by Alphaville Herald on 27/02/10 at 1:12 pm
Class action complaint against Linden Lab leads to avatar of the year award
by Pixeleen Mistral, National Affairs desk
In 2009, there was no question of which the players had the biggest impact on the metaverse. After lawyering up and heading to the courthouse, virtual sex toy entrepreneur Stroker Serpentine and noted avatar skin and clothing designer Munchflower Zauis alleged, "Linden Lab, with knowing and conscious intent to do so, profits in multiple ways and at multiple stages from the illegal conduct" in a class action complaint against the Lab.
Unlike the usual in-world player whinging and role play bluster, Serpentine and Zaius augmented their reality by putting the Linden game gods on notice that he Lab’s seemingly lassiez-faire approach to copyright and trademark infringement was unacceptable.
Their complaint detailed the trials and tribulations of Second Life content creators who’s virtual goods are routinely copied and resold by those who have sidestepped the Second Life digital rights management controls, and sent the Lab scrambling for legal representation. Although the Linden’s first choice lawyer proved to be too expensive, the Lab ultimately found council, and the legal wrangling began in earnest.
Among the telling point made in the complaint are the ineffectual nature of DMCA takedowns in Second Life: "A Second Life pirate who becomes subject to a DMCA takedown notice will usually not challenge it, but rather will simply create a new free account and re-upload the content, employing the tried and true whack-a-mole approach.” Herald readers may recall a recent episode involving motorcyle parts which illustrates this issue.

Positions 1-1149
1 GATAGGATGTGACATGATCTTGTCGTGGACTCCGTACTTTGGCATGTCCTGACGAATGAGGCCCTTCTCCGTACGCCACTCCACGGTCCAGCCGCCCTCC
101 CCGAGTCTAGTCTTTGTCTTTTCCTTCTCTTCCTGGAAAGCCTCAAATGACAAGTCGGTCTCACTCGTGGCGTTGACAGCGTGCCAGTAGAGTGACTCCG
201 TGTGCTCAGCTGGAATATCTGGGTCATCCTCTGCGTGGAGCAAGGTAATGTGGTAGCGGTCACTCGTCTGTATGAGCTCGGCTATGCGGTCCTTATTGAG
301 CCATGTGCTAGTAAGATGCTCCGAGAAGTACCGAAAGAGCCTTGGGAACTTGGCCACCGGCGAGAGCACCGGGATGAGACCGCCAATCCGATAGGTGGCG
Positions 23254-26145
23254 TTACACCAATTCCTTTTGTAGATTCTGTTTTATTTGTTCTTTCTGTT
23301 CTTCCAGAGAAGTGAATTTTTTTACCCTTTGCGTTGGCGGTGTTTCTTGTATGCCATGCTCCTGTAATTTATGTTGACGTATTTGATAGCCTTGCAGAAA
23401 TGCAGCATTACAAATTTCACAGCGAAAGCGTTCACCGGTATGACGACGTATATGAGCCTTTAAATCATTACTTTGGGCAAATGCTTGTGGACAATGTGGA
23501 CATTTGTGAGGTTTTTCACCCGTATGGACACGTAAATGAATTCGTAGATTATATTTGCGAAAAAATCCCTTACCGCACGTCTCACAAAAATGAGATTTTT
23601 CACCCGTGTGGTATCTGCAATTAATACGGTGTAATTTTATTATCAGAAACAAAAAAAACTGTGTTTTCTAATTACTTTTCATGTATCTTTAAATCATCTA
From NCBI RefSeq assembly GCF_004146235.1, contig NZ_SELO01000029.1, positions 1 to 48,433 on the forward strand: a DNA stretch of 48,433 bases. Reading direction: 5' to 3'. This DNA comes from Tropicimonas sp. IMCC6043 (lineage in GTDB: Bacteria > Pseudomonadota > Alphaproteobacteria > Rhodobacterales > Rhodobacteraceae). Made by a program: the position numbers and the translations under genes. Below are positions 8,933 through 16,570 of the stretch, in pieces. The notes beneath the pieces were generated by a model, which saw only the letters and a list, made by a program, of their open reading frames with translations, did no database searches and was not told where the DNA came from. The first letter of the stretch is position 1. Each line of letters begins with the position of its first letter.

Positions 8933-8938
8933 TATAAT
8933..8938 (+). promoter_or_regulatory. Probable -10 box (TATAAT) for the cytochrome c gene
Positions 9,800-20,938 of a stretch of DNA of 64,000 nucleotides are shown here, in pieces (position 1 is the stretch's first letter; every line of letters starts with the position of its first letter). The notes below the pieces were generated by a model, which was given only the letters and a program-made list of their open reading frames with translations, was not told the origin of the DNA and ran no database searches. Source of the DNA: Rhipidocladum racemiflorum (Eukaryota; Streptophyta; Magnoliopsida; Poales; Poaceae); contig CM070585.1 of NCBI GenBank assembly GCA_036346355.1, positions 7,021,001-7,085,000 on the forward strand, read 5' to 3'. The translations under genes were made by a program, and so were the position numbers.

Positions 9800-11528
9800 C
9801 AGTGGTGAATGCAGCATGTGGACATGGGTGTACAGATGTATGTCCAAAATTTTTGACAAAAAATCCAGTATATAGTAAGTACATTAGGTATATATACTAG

It is hard to imagine a more difficult public relations situation for the Lab as major in-world businesses take to the courts for fundamental change in a case that seems likely to continue on for some time.
With Serpentine and Zaius’s lawyer Michael Aschenbrener of the KamberEdelson pointing out the suit is about "protecting the rights of content creators against piracy" and Serpentine bemoaning "a pattern of ambivelence over six years. We want fundamental change in the regard to the very content and creators that made SL what it is today", the 2009 avatars of the year personified a major change in attitude toward the game gods among content creators – and a willingness to turn the game upside down to bring change to the virtual world. Not surpringly, this attitude and approach has drawn the wrath of the Linden fanboy contingent.
The Herald staff congratulates Zaius and Serpentine on their achievements and hopes the legal situation will ultimately be equitably resolved. Meanwhile, feel free to make and distribute multiple copies of the Herald’s 2009 commemorative plywood cube avatar of the year trophy to friends and family – this is an award that most players can only dream of receiving.